Brian D. Jellison – Chairman, President and CEO: Well, I’d say, what’s important about the fourth quarter, is, we have three businesses Dynisco, which is always supplying things which frequently have to do with capacity utilization. Struers, which is somewhat similar to that in terms of their consumables, and then our core AMOT business and those three were leading indicators for us in Q4 of 2008 when you went into the ’09 downturn. So, we’re looking at those things weekly. In the fourth quarter, they did better than the concerned level you would have had, so we haven’t really seen anything in those businesses yet that would indicate that there was any forward indicator. In fact, December shipments were stronger for the businesses than October and November, which resulted in us having a little bit more receivables at the end of the year than we would have liked to have had, but it’s the year-end stuff that happens frequently. I don’t think there’s anything that makes us nervous. In the case of the equipment, it wasn’t core equipment that we provided out of Struers for cutting technology. We have a line of hardness testers that we sell and they were off in the fourth quarter and fortunately they were lower margin products, so it wasn’t overly material, but it’s something we’re keeping our eye on.
Matt Summerville – KeyBanc: Then just one follow-up. Can you just talk about what you’re seeing out of Sunquest in terms of pro forma organic revenue growth versus kind of your expectation going into the deal?
John Humphrey – EVP and CFO: They continue to do extremely well. We’re seeing high single-digit organic growth out of that business and we would expect to see that continue into 2013 also.
Expanded EBITDA Margins
Mark Douglass – Longbow Research: Looking at your expectations of expanded EBITDA margins in 2013, can you help breakdown a little bit, how much you expect in gross margin improvement versus operating expense growth? It seems like a lot – I think certainly some is going to come from Sunquest but (indiscernible) break that down that would be helpful?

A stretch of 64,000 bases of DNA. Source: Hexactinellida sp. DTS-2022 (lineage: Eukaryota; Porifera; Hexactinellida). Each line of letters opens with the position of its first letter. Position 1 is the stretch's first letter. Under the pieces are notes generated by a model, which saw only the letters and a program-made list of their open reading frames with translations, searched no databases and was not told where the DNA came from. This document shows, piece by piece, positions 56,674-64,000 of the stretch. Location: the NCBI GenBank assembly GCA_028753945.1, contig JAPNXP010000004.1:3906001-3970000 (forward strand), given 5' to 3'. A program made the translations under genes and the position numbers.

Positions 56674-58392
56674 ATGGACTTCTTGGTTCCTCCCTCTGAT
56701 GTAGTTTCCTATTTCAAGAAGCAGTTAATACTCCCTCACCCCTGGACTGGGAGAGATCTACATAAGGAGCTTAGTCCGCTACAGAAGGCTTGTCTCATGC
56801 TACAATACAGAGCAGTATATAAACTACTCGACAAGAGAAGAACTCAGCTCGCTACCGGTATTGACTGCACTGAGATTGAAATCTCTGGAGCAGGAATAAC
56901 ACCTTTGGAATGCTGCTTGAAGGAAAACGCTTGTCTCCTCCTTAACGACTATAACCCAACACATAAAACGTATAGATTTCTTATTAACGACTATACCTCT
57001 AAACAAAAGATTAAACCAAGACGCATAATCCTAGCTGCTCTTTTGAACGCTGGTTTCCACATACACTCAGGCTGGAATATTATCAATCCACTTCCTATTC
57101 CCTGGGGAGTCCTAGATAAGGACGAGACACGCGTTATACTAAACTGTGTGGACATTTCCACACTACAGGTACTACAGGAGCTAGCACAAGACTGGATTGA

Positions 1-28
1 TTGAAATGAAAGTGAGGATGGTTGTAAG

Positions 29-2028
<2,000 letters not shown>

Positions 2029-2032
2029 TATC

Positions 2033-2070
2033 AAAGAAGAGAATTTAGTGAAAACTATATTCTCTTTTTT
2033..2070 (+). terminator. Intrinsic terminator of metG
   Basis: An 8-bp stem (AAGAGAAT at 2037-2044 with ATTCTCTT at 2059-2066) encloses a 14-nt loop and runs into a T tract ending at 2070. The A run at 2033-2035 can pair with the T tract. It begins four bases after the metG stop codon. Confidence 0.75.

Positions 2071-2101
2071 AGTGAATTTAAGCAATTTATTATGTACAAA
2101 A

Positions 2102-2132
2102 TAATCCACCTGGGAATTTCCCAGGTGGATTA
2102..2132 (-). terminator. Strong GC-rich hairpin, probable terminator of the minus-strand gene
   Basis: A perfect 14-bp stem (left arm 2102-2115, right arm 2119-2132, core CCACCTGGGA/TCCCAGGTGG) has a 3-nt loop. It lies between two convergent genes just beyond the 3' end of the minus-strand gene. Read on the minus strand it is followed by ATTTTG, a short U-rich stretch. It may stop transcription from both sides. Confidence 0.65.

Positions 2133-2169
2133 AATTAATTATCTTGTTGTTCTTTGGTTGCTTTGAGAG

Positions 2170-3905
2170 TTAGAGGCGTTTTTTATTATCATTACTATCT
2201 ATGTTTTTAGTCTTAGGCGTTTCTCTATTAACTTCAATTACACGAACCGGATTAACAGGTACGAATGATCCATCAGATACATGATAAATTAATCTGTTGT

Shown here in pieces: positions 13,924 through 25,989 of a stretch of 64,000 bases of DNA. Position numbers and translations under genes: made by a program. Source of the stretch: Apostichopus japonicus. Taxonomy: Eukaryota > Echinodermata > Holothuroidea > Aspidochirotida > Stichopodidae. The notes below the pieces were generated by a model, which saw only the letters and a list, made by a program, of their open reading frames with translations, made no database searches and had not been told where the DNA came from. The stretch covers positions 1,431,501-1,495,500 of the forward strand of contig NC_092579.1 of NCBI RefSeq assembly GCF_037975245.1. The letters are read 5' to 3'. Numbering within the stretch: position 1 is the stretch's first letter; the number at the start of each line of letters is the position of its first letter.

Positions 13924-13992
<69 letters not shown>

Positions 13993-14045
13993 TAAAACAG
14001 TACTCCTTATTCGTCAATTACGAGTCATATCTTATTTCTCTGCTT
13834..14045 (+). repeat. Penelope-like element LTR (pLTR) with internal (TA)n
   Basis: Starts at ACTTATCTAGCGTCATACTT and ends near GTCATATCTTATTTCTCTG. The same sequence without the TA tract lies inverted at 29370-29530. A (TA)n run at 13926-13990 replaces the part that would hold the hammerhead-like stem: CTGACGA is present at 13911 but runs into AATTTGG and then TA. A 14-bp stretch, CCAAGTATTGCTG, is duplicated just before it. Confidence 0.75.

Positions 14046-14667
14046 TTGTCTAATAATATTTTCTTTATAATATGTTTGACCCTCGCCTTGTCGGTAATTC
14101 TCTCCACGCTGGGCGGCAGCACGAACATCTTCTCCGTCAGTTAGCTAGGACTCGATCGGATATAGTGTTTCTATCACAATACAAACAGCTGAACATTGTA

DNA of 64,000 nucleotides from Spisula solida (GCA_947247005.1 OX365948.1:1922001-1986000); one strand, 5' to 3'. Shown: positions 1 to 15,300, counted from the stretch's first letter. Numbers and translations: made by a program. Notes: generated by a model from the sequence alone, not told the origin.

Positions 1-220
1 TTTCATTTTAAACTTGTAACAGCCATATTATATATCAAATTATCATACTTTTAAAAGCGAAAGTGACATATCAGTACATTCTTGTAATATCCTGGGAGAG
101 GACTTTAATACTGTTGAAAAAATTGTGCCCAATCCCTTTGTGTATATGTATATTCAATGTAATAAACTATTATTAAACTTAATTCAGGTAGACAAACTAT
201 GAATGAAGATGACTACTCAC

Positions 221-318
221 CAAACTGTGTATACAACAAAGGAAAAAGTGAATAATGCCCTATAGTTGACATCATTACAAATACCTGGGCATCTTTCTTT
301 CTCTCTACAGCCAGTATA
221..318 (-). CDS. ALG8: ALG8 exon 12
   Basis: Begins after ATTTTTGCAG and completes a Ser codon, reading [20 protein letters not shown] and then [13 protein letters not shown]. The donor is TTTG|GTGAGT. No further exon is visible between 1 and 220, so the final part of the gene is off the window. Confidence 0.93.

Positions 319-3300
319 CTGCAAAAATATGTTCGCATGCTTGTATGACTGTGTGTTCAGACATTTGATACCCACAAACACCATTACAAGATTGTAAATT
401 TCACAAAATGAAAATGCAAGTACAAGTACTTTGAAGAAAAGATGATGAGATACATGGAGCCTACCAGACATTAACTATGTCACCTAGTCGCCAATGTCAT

John Humphrey – EVP and CFO: We really need to follow-up with you on that. We do expect to see gross margin expansion along with operating margin expansion, both because our faster growing businesses are also our margin businesses, on the software side as well as on Medical and the impact from Sunquest. So, probably not quite as much on gross margin as we’re expecting on EBITDA margin, but both of them we expect to be up in ’13.
Mark Douglass – Longbow Research: Then on Neptune again, Brian, it still been a pretty strong couple of years, is there any ramp down in sales and projects outside of the significant one that you lost. What are the expectations for the industry – with Neptune relative to the industry in 2013 and do you expect more people to go maybe even shift to the composite?
Brian D. Jellison – Chairman, President and CEO: Well, I think, as far as the situation as you kind of get – we would get a disproportionate amount of new meters associated with housing starts. So, as housing starts are picking up so are our sales through distribution in the U.S. water market. So, we expect pretty decent growth there certainly high single digits maybe more and so other people to have lower shares than we do are likely to get some corresponding benefit in their business, so I think it is a generally favorable – or more favorable market than it has been for replacement water meters and for just installs for (indiscernible). When it comes to the rest of the world, that’s an entirely different story, and our products really don’t play in any – I think other than high pressure water market. Composite meters know these had great success with those over time. We don’t see any shift to that at all, except (as people who have) come in who don’t know the industry, don’t know the products and think everything is uniform because they are staffed people they can do things that will be proven to be on the stake later. So, we are not really bothered by. That’s not the first time we lost the customer and we get them back a little bit later when they realize that that value is more important than price.
A Closer Look: Roper Industries Earnings Cheat Sheet>>